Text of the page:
Lunch today with Jean Smullin after a second day tasting bretty Bordeaux at the Concours Mondial in Palermo. With entries up strongly, wine competitions are cashing in on the global sardine run of producers with tanks full and sluggish sales: earlier this month the International Wine Challenge (infamous for awarding multiple but different medals to the same wine), the Concours Mondial which finishes tomorrow and next week the Decanter World Wine Awards which nicely muddies the water between writing about awards and dishing them out. Not even Nature, in the shape of an Icelandic volcano with an unpronounceable name, could still the feeding frenzy, as like latter-day Dick Kings, international arbiters of taste burn up carbon credits galore, jetting around to the flesh pots of Europe to pronounce on samples shipped from their home countries. Nero had a tune for it.
Jean is an Irish wine writer and was the happy face of WOSA in the Emerald Isle for a while before the SA exporter’s mouthpiece pulled the cork on Ireland back in 2003 to devote resources to the UK. With WOSA withdrawn, SA market share promptly sank from 12 to 8%. Jean joined Wines of Chile who are about to overtake Australia as market leader; squirrels in Stellenbosch can draw their own conclusions. So it is safe to assume that Jean knows a thing or three about SA wine, but she didn’t know that the annual Platter wine guide is tasted sighted. Nor do most people who buy it. Which was the reason for radio sommelier and chef Michael Olivier, Portuguese wine pundit Aníbal Coutinho and I producing The People’s Guide last year – a blind tasted guide with no entry fee to producers. Steve Heimoff, of Wine Enthusiast, makes a cogent argument (again) for blind as opposed to open, tasting.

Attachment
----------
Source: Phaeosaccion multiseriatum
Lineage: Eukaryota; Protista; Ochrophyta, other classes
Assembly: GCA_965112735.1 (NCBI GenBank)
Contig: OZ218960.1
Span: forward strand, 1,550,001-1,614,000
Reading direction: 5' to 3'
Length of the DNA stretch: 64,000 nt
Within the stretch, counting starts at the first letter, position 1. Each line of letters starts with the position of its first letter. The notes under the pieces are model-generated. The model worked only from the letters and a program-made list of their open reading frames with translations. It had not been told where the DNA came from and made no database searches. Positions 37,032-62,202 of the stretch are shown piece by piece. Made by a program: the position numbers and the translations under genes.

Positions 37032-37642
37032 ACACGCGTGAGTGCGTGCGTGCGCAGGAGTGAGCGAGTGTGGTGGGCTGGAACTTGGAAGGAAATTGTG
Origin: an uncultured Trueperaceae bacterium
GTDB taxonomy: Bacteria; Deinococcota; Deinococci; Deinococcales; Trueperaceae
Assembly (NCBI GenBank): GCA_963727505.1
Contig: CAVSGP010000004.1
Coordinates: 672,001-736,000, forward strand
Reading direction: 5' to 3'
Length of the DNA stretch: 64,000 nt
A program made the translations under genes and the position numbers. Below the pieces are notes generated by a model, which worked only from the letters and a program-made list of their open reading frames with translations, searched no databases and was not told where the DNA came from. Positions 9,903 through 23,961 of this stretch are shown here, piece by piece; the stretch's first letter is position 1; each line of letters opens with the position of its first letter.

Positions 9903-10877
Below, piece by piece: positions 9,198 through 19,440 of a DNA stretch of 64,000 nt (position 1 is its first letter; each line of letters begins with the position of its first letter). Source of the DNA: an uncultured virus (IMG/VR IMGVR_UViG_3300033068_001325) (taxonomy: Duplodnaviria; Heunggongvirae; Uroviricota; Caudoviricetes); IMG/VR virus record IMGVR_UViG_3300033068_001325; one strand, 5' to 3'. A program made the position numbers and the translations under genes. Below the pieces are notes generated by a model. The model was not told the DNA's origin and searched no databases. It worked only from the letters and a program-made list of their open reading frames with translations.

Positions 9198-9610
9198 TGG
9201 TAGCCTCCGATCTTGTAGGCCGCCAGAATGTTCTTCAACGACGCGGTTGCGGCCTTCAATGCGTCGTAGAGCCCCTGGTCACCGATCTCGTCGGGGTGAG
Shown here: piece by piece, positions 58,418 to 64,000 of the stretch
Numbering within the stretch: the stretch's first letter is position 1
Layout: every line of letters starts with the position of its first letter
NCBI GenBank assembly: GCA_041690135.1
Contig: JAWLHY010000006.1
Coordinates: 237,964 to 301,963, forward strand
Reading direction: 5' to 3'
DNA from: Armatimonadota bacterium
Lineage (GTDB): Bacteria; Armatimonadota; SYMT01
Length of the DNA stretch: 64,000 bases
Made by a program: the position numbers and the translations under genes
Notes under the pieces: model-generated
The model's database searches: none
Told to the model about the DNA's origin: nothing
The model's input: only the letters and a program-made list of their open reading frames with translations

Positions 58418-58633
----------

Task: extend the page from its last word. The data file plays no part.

The Portuguese equivalent is called Guia Popular de Vinhos and the 2011 edition will be published in Portuguese in September, from blind tasting notes generated by a 15 day tasting trip (no games of golf, shark cage diving or helicopter flips and we paid for our own economy class flights) through eight of the nine wine regions of Portugal. Focusing on wine in two price categories, €2-5 and €5-10, it is the Portuguese equivalent of TPG.
But why Portugal? Apart from the obvious historical observation that Portuguese navigators were the first Europeans to “discover” SA 150 years before the Dutch did, there is a brightly coloured Portuguese thread in the rainbow tapestry of SA life. Many of the slaves in the Cape colony, who did the heavy lifting to establish the vineyards for the SA wine industry, came from Angola and Mozambique (scandalously, whitewashed slave bells on several estates are their only monuments) and when Paul Kruger threw the velskoen at British imperialists, it was to Lourenço Marques that he retreated, along with his mythical millions. Nando’s Chicken franchise are the most astute political commentators in the country and reprocessing gold from the mine dumps of the Rand was pioneered by Joe Berardo. SA still boasts a sizeable community of Saudade Portuguese and for a while in the first democratic election of 1994, it looked like the Luso-South Africa Party would be a major political force, until someone rebooted the computers doing the counting.
The SA and Portuguese wine scenes are remarkably similar: both produce around 700m litres of wine (400m for export and 300m for domestic SA consumption) and both industries are struggling to establish themselves in foreign markets: Portugal after years of isolation during the Salazar dictatorship and SA after apartheid. Both industries are in transition from large famer co-operatives to small, sexy producers and both have rustic varietals colonial wine hacks love to trash: Pinotage in SA and Baga in Portugal.
After tasting several hundred good value Portuguese wines, several things became obvious: both SA and Portugal rejoice in strong regional diversity; sometimes the cheapest wines score the best when rated blind and although the Atlantic Ocean may keep SA and Portugal separated, wine tourism and the fermented fruit of the vine has a huge role to play in cultural communication.